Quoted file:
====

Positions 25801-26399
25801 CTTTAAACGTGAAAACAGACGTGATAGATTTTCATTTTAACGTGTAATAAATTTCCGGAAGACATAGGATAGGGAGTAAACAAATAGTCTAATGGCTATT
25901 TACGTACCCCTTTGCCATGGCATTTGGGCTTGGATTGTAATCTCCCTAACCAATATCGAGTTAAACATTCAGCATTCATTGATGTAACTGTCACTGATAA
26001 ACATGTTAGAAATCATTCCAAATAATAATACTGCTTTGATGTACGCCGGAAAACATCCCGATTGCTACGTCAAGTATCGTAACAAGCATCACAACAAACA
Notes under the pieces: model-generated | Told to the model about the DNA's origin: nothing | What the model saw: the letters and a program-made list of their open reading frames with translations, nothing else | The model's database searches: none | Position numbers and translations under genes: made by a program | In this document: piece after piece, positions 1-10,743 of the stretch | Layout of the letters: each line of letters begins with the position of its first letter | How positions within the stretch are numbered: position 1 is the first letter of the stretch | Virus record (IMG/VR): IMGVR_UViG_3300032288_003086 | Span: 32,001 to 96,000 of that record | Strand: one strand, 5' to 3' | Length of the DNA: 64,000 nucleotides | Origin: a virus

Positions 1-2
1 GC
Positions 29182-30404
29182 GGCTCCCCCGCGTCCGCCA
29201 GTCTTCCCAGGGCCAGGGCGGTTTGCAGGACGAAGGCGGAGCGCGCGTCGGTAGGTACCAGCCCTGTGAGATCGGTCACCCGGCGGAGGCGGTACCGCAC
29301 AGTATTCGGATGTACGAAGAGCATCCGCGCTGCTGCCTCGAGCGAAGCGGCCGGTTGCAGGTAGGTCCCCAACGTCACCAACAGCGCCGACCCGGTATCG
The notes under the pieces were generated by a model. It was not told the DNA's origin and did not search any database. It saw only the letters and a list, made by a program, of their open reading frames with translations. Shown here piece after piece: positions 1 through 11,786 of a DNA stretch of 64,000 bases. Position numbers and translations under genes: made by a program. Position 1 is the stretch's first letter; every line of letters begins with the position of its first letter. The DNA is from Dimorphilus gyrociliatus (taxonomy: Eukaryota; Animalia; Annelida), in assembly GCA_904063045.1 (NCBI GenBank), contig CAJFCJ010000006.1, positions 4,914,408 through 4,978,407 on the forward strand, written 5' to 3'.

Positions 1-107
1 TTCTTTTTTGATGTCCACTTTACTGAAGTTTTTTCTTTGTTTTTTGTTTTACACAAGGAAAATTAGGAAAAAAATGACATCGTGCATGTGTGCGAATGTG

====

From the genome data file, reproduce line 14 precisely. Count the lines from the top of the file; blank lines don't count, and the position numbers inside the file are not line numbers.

1 TTCTTTTTTGATGTCCACTTTACTGAAGTTTTTTCTTTGTTTTTTGTTTTACACAAGGAAAATTAGGAAAAAAATGACATCGTGCATGTGTGCGAATGTG